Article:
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Ethiopia, U.N. Reach Deal To Allow 'Unimpeded' Access For Aid Groups In Tigray

A child plays in front of a hotel damaged by mortar shelling last month in Humera, in the Tigray region of Ethiopia. On Wednesday, United Nations officials announced that they had reached a deal with Ethiopian leaders to allow humanitarian groups access to the disputed region.
A child plays in front of a hotel damaged by mortar shelling last month in Humera, in the Tigray region of Ethiopia. On Wednesday, United Nations officials announced that they had reached a deal with Ethiopian leaders to allow humanitarian groups access to the disputed region.

After weeks of bloody conflict in the northernmost reaches of Ethiopia, international aid groups have obtained access to its war-torn region of Tigray. The United Nations said Wednesday that it has reached a deal with Ethiopia's government, which opens the door to humanitarian groups seeking to help civilians caught in the internecine fighting.

In a statement emailed to NPR, the U.N. Office for the Coordination of Humanitarian Affairs explained that the deal ensures "unimpeded, sustained and secure access for humanitarian personnel and services," specifically in the areas that the federal government controls in Tigray and its bordering regions.

Saviano Abreu, spokesperson for OCHA in East Africa, stressed that all humanitarian missions in the area will be "carried out in compliance with the globally-agreed principles of humanity, impartiality, independence and neutrality."

"The UN and humanitarian partners will work to ensure that people impacted by the conflict are assisted without distinction of any kind other than the urgency of their needs," he added.

The agreement promises at least some measure of relief for Tigray, where violence between federal troops and the powerful regional government has caused what the U.N. has called a "full-scale humanitarian crisis." Since Prime Minister Abiy Ahmed ordered the military operation roughly one month ago, the state has been seized by shortages of food, fuel and other critical supplies.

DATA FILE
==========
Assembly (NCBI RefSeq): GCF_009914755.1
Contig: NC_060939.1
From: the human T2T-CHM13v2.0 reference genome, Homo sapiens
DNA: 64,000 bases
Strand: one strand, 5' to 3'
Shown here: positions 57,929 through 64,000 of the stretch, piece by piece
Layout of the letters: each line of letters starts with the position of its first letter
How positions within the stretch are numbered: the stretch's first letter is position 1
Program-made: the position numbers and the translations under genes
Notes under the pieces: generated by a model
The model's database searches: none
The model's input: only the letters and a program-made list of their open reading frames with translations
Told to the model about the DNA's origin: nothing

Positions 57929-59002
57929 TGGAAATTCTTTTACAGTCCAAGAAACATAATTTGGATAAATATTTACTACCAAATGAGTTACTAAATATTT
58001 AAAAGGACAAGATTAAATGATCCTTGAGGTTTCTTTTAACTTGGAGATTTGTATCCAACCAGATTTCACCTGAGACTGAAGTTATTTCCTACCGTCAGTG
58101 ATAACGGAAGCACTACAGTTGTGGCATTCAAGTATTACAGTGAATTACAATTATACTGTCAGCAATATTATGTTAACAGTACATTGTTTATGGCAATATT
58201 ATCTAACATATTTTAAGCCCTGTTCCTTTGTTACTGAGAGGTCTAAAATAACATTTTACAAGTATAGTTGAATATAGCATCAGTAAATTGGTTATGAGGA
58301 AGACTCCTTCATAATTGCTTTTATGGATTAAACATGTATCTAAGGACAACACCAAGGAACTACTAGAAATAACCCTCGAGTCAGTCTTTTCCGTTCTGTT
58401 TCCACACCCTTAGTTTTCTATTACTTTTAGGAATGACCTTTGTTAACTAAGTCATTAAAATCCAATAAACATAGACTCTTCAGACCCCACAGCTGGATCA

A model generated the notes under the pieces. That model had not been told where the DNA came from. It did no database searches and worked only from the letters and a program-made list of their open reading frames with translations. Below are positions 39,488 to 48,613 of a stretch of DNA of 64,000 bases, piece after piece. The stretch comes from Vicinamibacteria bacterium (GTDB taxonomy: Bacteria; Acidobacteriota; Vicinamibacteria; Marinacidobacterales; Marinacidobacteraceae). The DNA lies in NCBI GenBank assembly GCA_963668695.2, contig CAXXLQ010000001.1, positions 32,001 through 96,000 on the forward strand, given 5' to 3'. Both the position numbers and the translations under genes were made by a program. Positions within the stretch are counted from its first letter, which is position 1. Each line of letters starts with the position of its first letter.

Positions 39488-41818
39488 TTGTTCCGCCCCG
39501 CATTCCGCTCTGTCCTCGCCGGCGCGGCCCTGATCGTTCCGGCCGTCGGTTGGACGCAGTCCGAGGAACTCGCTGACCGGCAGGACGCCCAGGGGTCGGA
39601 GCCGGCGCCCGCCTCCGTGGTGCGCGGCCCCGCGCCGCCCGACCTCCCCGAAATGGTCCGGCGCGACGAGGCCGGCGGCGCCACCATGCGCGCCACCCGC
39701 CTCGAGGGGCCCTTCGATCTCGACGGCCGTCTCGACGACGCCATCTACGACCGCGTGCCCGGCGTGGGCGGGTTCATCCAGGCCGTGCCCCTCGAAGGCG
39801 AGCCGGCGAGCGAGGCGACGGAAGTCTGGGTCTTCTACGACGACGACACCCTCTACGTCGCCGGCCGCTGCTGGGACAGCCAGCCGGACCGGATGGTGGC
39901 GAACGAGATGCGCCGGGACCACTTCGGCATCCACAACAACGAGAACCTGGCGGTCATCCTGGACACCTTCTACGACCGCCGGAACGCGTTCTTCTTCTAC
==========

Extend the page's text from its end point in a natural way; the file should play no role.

Abiy, a Nobel Peace Prize laureate, declared victory last weekend after Ethiopian troops captured Tigray's capital, Mekele. But that declaration has been rejected by the Tigray People's Liberation Front, which governs Tigray and dominated Ethiopia's governing coalition before Abiy took power in 2018.

"The fighting will continue," TPLF leader Debretsion Gebremichael told NPR's Eyder Peralta this week. "From our perspective, as long as they are on our land, we'll fight to the last."

Meanwhile, the humanitarian situation in the state has eroded to the point that tens of thousands of Ethiopians have fled for their lives.

The U.N.'s refugee agency on Tuesday estimated that nearly 46,000 people have crossed the border into Sudan since the start of November. The agency fears that by April, without an adequate response, that number may climb to anywhere from 100,000 to 200,000 Ethiopian refugees.

Back in Tigray, an agency spokesperson warned that the war has effectively severed aid to nearly 100,000 Eritrean refugees living in camps in the region. The refugees fled political persecution and compulsory military service in neighboring Eritrea, only to find themselves caught in the middle of a new conflict in Ethiopia.

"The camps [in Tigray] will have now run out of food supplies — making hunger and malnutrition a real danger," spokesman Babar Baloch said in a recorded appeal for help Tuesday. "We are also alarmed at unconfirmed reports of attacks, abductions and forced recruitment at the refugee camps."

Abreu, the OCHA spokesperson, said the agency is planning to conduct an "assessment and response mission" Wednesday for internally displaced people in Afar, the state on Tigray's eastern border. As for specifics in Tigray itself, though, he noted that "discussions regarding operational details are still ongoing."

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